The house built for William C. Fricke is a rare example of a three-story residential home designed by Frank Lloyd Wright (most of his houses were 2 stories high, pursuing the horizontal over the vertical).
It was the shape and size of the plot that forced Wright to build more vertically than horizontally. The placement of the house on the land demonstrates a clever project resolution; the house is situated at an angle, leaving the rest of the land for grass and garden. This challenges the norms that usually placed the construction in the center, surrounded by gardens.
In the original project, a covered passageway connected the living room to a pavilion which had a roof, but was open on the sides, ideal for a summer dinner or gathering. This pavilion was shaded and overlooked the gardens. In subsequent years, this pavilion was demolished.
Oak Park is home to the largest collection of buildings and houses designed by Frank Lloyd Wright, with 25 structures built between 1889 and 1913. It is in this place that the architect developed and perfected his Prairie Style architecture.
The idea of symmetry is lost in this design; a raised house, with three levels. Architecture is seen as volume, not as overlapping planes, emphasizing horizontality and shelter. In this house, Wright explores geometry, and the balance of horizontal and vertical elements.
The Fricke House began in 1901 and was probably completed in 1902, being one of the earliest mature designs of Wright‘s Prairie Houses. All lines are straight, and all moldings have sharply defined square corners.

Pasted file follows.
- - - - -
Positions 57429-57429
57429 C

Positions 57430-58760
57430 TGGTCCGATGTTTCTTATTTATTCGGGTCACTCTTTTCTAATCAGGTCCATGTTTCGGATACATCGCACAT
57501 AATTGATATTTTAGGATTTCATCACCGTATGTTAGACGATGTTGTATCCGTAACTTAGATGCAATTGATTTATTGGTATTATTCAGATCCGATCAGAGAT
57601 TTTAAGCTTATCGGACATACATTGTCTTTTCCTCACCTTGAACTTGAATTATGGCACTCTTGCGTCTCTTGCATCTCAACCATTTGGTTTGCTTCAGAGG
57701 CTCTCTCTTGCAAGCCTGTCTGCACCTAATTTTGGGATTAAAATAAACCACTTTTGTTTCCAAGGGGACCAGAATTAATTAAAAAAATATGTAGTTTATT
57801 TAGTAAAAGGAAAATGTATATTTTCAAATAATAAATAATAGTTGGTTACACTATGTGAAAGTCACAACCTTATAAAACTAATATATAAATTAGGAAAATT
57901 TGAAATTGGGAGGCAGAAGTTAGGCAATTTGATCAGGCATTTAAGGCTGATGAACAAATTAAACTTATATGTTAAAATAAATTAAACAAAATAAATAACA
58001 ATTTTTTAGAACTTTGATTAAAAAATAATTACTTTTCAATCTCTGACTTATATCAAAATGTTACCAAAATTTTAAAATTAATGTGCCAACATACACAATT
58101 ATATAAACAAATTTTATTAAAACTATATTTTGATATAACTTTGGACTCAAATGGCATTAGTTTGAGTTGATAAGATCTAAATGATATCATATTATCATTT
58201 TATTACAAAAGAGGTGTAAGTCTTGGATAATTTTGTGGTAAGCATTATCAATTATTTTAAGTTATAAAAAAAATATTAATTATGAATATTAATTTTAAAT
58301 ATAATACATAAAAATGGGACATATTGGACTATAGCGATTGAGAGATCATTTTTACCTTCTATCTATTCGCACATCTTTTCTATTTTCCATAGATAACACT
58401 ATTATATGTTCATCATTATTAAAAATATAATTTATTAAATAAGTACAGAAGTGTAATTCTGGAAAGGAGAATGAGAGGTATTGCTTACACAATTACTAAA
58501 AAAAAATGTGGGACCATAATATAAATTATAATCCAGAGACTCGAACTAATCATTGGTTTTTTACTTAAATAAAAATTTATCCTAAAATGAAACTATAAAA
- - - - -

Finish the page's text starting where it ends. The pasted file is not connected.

Despite the passage of years, the main house remains in its original condition, except for the kitchen and bathrooms. All the stained glass windows on the first and second floors are intact, each featuring a unique design by Wright.
The garage was built approximately five years later, in 1907, also by Wright. However, it is clear that it was designed as a single composition. By the time it was built, the house was owned by Emma Martin, a name frequently used when publications, which often refer to the house as Emma Martin’s House.
Description and Materials
The design of the Fricke House is primarily vertical, more so than any of Wright‘s other Prairie designs. It is clad in stucco, with wood detailing and numerous fixed windows. Although there are strong horizontal lines on the exterior, they cannot disguise its vertical orientation.
The garden paths and gazebo were demolished, and half of the original double plot was sold. However, the house has maintained much of its original appearance and continues to be a private residence.